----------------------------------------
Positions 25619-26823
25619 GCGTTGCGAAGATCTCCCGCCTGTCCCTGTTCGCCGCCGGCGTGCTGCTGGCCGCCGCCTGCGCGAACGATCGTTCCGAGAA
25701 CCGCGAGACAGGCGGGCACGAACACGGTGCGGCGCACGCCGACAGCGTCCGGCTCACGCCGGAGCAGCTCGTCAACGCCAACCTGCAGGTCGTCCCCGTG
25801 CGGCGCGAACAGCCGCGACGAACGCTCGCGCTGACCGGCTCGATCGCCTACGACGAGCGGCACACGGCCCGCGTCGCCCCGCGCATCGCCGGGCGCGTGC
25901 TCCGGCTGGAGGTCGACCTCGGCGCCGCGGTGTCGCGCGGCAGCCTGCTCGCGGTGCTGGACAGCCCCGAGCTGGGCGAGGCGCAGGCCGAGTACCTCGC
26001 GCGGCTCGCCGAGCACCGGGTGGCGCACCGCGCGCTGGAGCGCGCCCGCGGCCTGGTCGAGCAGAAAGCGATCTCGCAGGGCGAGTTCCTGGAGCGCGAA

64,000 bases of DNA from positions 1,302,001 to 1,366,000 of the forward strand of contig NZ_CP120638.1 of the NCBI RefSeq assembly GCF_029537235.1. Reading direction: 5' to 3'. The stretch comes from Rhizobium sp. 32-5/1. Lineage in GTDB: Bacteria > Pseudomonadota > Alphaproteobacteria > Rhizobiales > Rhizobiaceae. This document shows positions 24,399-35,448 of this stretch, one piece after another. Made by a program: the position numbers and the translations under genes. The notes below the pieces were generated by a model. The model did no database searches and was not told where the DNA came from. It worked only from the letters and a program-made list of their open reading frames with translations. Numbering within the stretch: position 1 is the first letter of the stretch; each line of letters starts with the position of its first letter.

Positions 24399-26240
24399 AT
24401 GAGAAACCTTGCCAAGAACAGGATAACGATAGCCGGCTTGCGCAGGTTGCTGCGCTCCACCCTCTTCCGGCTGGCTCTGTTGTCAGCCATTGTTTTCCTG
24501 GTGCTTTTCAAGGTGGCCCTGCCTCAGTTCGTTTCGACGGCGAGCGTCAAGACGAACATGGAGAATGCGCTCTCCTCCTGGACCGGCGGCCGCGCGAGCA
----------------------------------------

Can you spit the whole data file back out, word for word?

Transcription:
Positions 25619-26823
25619 GCGTTGCGAAGATCTCCCGCCTGTCCCTGTTCGCCGCCGGCGTGCTGCTGGCCGCCGCCTGCGCGAACGATCGTTCCGAGAA
25701 CCGCGAGACAGGCGGGCACGAACACGGTGCGGCGCACGCCGACAGCGTCCGGCTCACGCCGGAGCAGCTCGTCAACGCCAACCTGCAGGTCGTCCCCGTG
25801 CGGCGCGAACAGCCGCGACGAACGCTCGCGCTGACCGGCTCGATCGCCTACGACGAGCGGCACACGGCCCGCGTCGCCCCGCGCATCGCCGGGCGCGTGC
25901 TCCGGCTGGAGGTCGACCTCGGCGCCGCGGTGTCGCGCGGCAGCCTGCTCGCGGTGCTGGACAGCCCCGAGCTGGGCGAGGCGCAGGCCGAGTACCTCGC
26001 GCGGCTCGCCGAGCACCGGGTGGCGCACCGCGCGCTGGAGCGCGCCCGCGGCCTGGTCGAGCAGAAAGCGATCTCGCAGGGCGAGTTCCTGGAGCGCGAA

64,000 bases of DNA from positions 1,302,001 to 1,366,000 of the forward strand of contig NZ_CP120638.1 of the NCBI RefSeq assembly GCF_029537235.1. Reading direction: 5' to 3'. The stretch comes from Rhizobium sp. 32-5/1. Lineage in GTDB: Bacteria > Pseudomonadota > Alphaproteobacteria > Rhizobiales > Rhizobiaceae. This document shows positions 24,399-35,448 of this stretch, one piece after another. Made by a program: the position numbers and the translations under genes. The notes below the pieces were generated by a model. The model did no database searches and was not told where the DNA came from. It worked only from the letters and a program-made list of their open reading frames with translations. Numbering within the stretch: position 1 is the first letter of the stretch; each line of letters starts with the position of its first letter.

Positions 24399-26240
24399 AT
24401 GAGAAACCTTGCCAAGAACAGGATAACGATAGCCGGCTTGCGCAGGTTGCTGCGCTCCACCCTCTTCCGGCTGGCTCTGTTGTCAGCCATTGTTTTCCTG
24501 GTGCTTTTCAAGGTGGCCCTGCCTCAGTTCGTTTCGACGGCGAGCGTCAAGACGAACATGGAGAATGCGCTCTCCTCCTGGACCGGCGGCCGCGCGAGCA